With respect to Aβ1-42, berberine was docked into a large hydrophobic surface of the oligomer (Supplementary Figure S4). Molecular modeling revealed that berberine interacted with the residues by establishing hydrophobic bonds with Phe19 and Val24 (Figure 4A). The binding motif of berberine in Aβ1-42 was outlined from MBM-based screening with a fit value of 0.906099 (Figure 4B and Table 1). The docked complex of Aβ1-42 with berberine was calculated using force field CHARMm which showed the binding energy to be -73.6 kcal/mol. Moreover, the SPR responses indicated that berberine bound to Aβ1-42 oligomer with a KD value of 1.491 μM (Figure 4C). The aggregation kinetics of Aβ1-42 in the absence or presence of berberine were monitored by incorporation of Thioflavin T (ThT). ThT fluorescence intensity showed that berberine was able to inhibit the seeding capacity of Aβ1-42 in a dose-dependent manner (Figure 4D). Furthermore, transmission electron microscope (TEM) was employed to observe Aβ1-42 aggregates. TEM image of Aβ1-42 alone appeared characteristic fibrils after 48 h incubation at 37°C (Figure 4E). The fibrillization was disturbed when co-incubated with increasing concentration of berberine, indicating that Aβ1-42 tended to be a new target of berberine (Figure 4E).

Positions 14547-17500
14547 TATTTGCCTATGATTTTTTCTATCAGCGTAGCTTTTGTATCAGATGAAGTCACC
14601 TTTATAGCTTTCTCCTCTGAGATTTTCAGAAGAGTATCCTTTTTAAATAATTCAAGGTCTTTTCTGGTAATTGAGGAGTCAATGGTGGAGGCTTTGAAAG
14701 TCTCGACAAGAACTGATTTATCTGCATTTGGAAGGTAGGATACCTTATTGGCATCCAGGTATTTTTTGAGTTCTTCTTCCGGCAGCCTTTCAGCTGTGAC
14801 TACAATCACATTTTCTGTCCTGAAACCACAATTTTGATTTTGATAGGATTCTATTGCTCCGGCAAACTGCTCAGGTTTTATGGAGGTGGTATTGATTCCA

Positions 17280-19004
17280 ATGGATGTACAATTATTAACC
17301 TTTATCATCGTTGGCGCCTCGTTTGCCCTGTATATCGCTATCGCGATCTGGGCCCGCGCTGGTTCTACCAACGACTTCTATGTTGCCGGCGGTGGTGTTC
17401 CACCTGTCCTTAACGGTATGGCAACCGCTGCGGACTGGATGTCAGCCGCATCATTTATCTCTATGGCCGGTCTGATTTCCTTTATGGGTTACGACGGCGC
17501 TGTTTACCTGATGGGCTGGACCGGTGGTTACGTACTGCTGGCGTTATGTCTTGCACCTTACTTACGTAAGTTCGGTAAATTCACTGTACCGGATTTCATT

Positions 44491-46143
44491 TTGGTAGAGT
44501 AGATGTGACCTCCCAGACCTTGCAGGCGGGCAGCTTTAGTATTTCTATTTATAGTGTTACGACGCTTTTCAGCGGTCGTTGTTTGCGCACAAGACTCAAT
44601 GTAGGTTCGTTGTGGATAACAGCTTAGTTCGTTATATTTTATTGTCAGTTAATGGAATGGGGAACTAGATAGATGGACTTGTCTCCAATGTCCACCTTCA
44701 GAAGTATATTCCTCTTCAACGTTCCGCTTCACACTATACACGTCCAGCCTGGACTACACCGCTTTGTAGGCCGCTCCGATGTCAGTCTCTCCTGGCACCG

FIGURE 4. The action of berberine on Aβ1-42 oligomer. (A) The binding motif of berberine within Aβ1-42 oligomer. Secondary structures are depicted as ribbons (coils, α-helices; arrows, β-sheets). Color-coding is based on the secondary structures (α-helices, red; β-sheets, skyblue; loops, green). The berberine and key residues are shown as sticks with carbon, oxygen and nitrogen colored gray, red, and blue. Electrostatic interactions are shown as dashed lines with π-alkyl groups colored pink. (B) The pharmacophore model of berberine obtained for Aβ1-42 oligomer. The colored spheres identify the position and the type of binding features (hydrophobic portions, cyan). (C) The binding of berberine to Aβ1-42 oligomer. The association and dissociation of berberine with immobilized Aβ1-42 oligomer was analyzed using SPR. (D) The inhibition of Aβ1-42 seeding capacity by berberine. The aggregation kinetics of Aβ1-42 in the absence or presence of berberine were monitored by incorporation of ThT. Error bars represent the SD of eight replicates. (E) The TEM images of Aβ1-42 aggregation with or without berberine at 37°C for 48 h. The scale bars indicate 100 nm. Magnification: 50,000×.